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Ride-sharing service Uber has suspended its activities in Bulgaria but says that it has not abandoned the market.

The temporary suspension follows a September 28 ruling by the Supreme Administrative Court upholding large financial penalties imposed by the Competition Protection Commission against Uber for what the commission said were unfair trade practices.

According to the commission, the court ruling meant that the companies operating Uber had been deprived of the right to conduct the service until they bring their operations in line with the requirements of Bulgarian legislation.

The Uber service came to Bulgaria in December 2014 and has gathered more than 40 000 users.

“With great regret, I would like to tell you that the Uber X service in Sofia has been temporarily stopped”, said Dimitar Radukov, Uber manager for Bulgaria. Sofia was the only place in Bulgaria where the Uber service was available.

“We deeply believe that Sofia needs such a service and we have not abandoned the Sofia market, on the contrary. We are looking for options to stay and offer our services,” he told local media.

Uber allows a driver with a new car to carry passengers for a fee – even without an operating licence, professional driver’s licence or registration as a legal entity.

Uber in Bulgaria earlier complained to the European Commission about the actions against it, saying that the ruling by the Competition Protection Commission violate EU law.

By the early afternoon of October 6, a petition in support of Uber and against their services in Sofia being stopped had gathered more than 8500 signatures.

The petition to the Bulgarian authorities calls for a change to the regulations to meet new technologies and innovation.

The company said that more choice was a huge benefit to society as a whole, even if it created difficulties for existing competing interests.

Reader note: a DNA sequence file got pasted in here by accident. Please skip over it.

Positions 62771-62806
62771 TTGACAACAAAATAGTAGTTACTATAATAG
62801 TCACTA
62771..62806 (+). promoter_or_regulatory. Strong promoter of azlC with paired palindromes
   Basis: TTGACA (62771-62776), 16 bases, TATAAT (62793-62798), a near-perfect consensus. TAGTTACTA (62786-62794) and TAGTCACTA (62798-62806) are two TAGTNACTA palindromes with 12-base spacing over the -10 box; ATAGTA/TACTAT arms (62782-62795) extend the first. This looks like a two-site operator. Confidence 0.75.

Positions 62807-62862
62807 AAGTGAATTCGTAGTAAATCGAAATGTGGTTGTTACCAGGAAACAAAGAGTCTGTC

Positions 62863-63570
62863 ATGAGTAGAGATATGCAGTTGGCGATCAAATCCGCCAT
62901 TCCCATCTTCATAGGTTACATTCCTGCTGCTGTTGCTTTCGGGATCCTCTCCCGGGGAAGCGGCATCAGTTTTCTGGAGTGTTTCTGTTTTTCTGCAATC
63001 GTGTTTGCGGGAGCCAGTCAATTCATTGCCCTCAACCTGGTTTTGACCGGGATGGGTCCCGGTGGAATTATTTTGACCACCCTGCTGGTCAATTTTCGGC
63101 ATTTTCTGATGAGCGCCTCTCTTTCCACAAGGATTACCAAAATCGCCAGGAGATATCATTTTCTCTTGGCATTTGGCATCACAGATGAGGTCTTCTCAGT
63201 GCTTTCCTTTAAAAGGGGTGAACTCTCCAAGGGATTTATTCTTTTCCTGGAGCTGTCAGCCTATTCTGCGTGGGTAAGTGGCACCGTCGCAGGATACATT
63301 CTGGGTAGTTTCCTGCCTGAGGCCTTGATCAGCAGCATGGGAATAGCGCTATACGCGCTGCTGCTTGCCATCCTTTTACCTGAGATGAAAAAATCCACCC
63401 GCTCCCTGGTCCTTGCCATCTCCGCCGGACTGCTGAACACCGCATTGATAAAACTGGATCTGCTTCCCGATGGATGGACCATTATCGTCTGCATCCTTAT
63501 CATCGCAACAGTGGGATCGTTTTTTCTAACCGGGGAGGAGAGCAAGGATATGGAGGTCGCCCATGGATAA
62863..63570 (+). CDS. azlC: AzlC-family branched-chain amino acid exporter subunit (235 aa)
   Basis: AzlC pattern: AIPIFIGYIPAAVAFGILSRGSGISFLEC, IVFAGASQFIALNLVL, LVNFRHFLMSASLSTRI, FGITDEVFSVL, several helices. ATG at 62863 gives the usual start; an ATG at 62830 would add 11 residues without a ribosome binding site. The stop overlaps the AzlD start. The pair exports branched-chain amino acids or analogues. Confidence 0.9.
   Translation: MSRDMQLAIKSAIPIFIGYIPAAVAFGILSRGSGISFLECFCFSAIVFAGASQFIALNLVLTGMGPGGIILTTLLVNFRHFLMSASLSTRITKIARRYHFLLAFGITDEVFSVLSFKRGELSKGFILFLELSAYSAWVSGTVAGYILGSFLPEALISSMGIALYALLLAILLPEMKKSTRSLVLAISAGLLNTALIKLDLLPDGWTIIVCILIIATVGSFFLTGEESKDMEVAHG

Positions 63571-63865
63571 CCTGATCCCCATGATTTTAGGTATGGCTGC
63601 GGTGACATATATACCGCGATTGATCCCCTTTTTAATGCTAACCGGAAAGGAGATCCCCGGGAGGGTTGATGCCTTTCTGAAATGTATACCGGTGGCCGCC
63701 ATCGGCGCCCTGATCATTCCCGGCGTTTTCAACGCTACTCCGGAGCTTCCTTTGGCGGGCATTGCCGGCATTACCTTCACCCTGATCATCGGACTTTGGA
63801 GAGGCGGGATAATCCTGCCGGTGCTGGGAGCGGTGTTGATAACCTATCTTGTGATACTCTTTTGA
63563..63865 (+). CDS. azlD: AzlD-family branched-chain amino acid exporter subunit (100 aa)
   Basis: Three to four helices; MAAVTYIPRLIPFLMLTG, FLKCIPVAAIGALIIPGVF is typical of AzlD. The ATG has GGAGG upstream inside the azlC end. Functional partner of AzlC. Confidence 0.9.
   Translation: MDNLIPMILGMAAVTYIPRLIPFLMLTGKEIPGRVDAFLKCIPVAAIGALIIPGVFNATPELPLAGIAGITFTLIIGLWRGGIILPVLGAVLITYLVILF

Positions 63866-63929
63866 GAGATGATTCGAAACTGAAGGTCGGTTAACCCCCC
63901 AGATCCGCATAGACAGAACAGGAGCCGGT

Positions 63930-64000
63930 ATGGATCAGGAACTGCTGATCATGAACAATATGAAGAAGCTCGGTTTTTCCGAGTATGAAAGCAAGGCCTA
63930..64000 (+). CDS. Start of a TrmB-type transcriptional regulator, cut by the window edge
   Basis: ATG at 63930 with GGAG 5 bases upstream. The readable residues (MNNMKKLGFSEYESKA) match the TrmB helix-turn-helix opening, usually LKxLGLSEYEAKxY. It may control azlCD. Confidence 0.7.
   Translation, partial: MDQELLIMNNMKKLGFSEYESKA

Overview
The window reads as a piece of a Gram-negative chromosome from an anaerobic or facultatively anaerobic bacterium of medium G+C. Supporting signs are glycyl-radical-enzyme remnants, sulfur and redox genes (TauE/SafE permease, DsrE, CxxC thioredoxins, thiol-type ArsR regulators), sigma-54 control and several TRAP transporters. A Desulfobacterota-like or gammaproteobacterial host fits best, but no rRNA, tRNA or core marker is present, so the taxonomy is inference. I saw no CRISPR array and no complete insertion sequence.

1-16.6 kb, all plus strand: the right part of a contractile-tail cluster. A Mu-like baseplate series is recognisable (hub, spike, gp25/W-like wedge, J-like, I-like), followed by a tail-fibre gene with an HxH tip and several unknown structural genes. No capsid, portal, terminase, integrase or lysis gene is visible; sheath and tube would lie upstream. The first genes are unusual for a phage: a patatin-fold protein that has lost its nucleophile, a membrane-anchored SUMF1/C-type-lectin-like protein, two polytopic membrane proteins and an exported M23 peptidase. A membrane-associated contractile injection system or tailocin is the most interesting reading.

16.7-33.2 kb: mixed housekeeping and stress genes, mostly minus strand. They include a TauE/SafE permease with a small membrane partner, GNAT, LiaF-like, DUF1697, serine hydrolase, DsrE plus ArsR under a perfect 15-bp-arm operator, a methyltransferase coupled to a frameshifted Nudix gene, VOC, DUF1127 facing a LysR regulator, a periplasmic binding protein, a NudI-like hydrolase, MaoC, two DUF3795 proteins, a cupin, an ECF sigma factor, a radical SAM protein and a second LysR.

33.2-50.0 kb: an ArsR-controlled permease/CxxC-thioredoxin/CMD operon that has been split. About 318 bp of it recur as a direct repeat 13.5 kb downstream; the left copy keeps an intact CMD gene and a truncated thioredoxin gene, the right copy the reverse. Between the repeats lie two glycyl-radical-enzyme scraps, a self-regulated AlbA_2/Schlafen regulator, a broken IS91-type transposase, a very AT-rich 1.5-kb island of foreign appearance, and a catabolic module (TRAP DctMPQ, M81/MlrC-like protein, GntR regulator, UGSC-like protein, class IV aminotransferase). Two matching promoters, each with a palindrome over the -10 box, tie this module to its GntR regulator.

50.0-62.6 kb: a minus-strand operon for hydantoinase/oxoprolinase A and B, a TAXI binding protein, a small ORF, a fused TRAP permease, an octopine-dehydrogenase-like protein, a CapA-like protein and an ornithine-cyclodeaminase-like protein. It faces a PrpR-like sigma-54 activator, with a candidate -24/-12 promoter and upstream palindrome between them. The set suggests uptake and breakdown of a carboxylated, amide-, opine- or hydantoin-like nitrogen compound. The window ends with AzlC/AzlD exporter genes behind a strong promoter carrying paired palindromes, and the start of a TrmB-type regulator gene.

“Tens of thousands of people already have used Uber as a safe, reliable and affordable way to travel in the city. The benefits of our ride-sharing services were recently confirmed by a study of the Active Consumers association,” the company said. “The results are further evidence that Uber is the better alternative in price and, what is more important – quality,” the petition says.

“We live in a new world driven by technology. Regulations must evolve to enable it to take advantage of the effectiveness of innovation. There is a clear need for new rules to reflect the technical development of the 21st century,” the petition says.

Meanwhile, on October 6, Bulgaria’s Parliament approved the second and final reading of amendments to the Road Transport Act, saying that taxi services may be rendered only by registered carriers with certificates of registration.

The amendments deleted a previous provision that such services could be rendered by those who operate on behalf of a registered carrier, but on his own account.

Media reports noted that previously, some took advantage of this latter provision as a loophole through which to escape criminal responsibility.. They transferred much of the responsibility on drivers themselves because they were franchises. Now this will not be possible.

During debate on the amendments, the issue was raised about whether to ban services such as Uber.

The chairperson of Parliament’s transport committee, Grozdan Karadzhov, said that Uber had never had registration certificates and so the changes in the law did not apply to it.

He said that if Uber wants to return to the Bulgarian market, it would have to meet the minimum requirements of the Bulgarian legislation and to register as a taxi service.

Karadzhov said he believed the future is something like Uber platforms, but they also must respect the laws. He said that the transport committee is open to discussions on the topic.

 

Source: The Sophia Globe